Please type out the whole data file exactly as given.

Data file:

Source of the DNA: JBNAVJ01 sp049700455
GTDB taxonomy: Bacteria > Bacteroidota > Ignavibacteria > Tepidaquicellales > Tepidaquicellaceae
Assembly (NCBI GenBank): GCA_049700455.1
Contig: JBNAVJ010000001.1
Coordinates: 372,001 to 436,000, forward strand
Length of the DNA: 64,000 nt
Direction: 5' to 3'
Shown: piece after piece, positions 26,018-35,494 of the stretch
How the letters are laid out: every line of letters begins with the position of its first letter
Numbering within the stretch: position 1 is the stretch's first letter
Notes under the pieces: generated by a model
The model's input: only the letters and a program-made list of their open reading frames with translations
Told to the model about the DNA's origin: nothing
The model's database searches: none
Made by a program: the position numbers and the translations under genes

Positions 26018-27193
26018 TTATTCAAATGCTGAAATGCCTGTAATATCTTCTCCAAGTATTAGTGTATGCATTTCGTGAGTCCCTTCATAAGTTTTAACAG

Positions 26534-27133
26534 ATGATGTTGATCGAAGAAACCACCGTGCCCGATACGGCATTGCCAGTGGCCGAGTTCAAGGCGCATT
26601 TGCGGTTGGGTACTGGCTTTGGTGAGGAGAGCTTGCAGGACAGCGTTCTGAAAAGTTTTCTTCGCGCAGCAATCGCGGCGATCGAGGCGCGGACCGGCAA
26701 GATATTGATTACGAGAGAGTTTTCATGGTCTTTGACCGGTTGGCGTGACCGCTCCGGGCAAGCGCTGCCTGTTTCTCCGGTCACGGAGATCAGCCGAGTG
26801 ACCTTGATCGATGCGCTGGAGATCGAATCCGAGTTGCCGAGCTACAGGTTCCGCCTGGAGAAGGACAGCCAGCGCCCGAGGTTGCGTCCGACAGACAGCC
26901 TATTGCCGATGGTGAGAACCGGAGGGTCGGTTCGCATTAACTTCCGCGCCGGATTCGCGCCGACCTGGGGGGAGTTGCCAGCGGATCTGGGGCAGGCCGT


Source of the DNA: JBNAVJ01 sp049700455
GTDB taxonomy: Bacteria > Bacteroidota > Ignavibacteria > Tepidaquicellales > Tepidaquicellaceae
Assembly (NCBI GenBank): GCA_049700455.1
Contig: JBNAVJ010000001.1
Coordinates: 372,001 to 436,000, forward strand
Length of the DNA: 64,000 nt
Direction: 5' to 3'
Shown: piece after piece, positions 26,018-35,494 of the stretch
How the letters are laid out: every line of letters begins with the position of its first letter
Numbering within the stretch: position 1 is the stretch's first letter
Notes under the pieces: generated by a model
The model's input: only the letters and a program-made list of their open reading frames with translations
Told to the model about the DNA's origin: nothing
The model's database searches: none
Made by a program: the position numbers and the translations under genes

Positions 26018-27193
26018 TTATTCAAATGCTGAAATGCCTGTAATATCTTCTCCAAGTATTAGTGTATGCATTTCGTGAGTCCCTTCATAAGTTTTAACAG

Positions 26534-27133
26534 ATGATGTTGATCGAAGAAACCACCGTGCCCGATACGGCATTGCCAGTGGCCGAGTTCAAGGCGCATT
26601 TGCGGTTGGGTACTGGCTTTGGTGAGGAGAGCTTGCAGGACAGCGTTCTGAAAAGTTTTCTTCGCGCAGCAATCGCGGCGATCGAGGCGCGGACCGGCAA
26701 GATATTGATTACGAGAGAGTTTTCATGGTCTTTGACCGGTTGGCGTGACCGCTCCGGGCAAGCGCTGCCTGTTTCTCCGGTCACGGAGATCAGCCGAGTG
26801 ACCTTGATCGATGCGCTGGAGATCGAATCCGAGTTGCCGAGCTACAGGTTCCGCCTGGAGAAGGACAGCCAGCGCCCGAGGTTGCGTCCGACAGACAGCC
26901 TATTGCCGATGGTGAGAACCGGAGGGTCGGTTCGCATTAACTTCCGCGCCGGATTCGCGCCGACCTGGGGGGAGTTGCCAGCGGATCTGGGGCAGGCCGT